In a letter Jan. 2, William Roche defended cigarette advertising on the basis of free speech. I disagree with him.

Although I am not a student of the Bill of Rights, I do know that freedom of anything is lost when you break a law; the law I am talking about is fraud. Fraud is ''deceit . . . specifically, intentional perversion of truth in order to induce another to part with something of value,'' in this case the purchasers' money (see Merriam-Webster's seventh edition). I believe it is an act of fraud when cigarette companies with ads tell our children, our uneducated and our misinformed that cigarettes are synonymous with fun, good times, youth, ''looking good'' and sexuality.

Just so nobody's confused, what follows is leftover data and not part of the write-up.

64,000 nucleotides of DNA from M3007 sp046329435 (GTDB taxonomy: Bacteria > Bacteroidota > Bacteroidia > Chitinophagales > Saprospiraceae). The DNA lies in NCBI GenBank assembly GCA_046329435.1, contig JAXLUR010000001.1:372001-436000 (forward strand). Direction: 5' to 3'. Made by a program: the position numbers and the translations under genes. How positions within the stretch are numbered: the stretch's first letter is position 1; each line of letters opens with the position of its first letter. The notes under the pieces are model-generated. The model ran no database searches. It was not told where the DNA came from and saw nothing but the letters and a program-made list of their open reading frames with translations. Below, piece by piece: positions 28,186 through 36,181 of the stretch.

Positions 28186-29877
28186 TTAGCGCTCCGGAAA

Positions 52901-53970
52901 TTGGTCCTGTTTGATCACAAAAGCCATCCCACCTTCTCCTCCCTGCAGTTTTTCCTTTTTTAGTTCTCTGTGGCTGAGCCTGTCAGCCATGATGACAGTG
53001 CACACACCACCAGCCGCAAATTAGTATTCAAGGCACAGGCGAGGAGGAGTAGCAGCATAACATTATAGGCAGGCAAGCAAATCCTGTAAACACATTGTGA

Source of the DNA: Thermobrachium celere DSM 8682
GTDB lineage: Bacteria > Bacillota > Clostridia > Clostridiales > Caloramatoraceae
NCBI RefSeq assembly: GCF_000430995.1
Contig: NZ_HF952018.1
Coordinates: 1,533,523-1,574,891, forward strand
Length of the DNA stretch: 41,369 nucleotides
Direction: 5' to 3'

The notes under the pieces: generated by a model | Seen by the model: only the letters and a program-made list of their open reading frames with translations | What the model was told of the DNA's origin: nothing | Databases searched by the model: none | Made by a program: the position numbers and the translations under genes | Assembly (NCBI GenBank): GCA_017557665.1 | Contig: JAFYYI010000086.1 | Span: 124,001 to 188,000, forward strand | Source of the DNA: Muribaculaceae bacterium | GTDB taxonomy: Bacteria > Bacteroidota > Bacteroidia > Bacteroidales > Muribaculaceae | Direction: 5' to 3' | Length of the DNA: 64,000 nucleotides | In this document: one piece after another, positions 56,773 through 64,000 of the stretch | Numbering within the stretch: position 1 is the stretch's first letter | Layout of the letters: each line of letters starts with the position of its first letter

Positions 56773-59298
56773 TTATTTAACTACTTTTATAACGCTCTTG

It is true that contemporary American society is so wrapped up in its own wants and needs that it frequently doesn't see the big picture. The cigarette companies, however, do see the big picture. Judging from the ads I've seen, their advertisements have stopped targeting an older audience in order to target a younger audience, and I know which group is more malleable. If the companies are losing business with the older audience, revenue could be recouped by addressing the advertising to young buyers.

When two ''freedoms'' are in conflict, it is time to arbitrate. One outcome of such arbitration would permit the manufacture of cigarettes, but it would also put restraints on the advertising of them.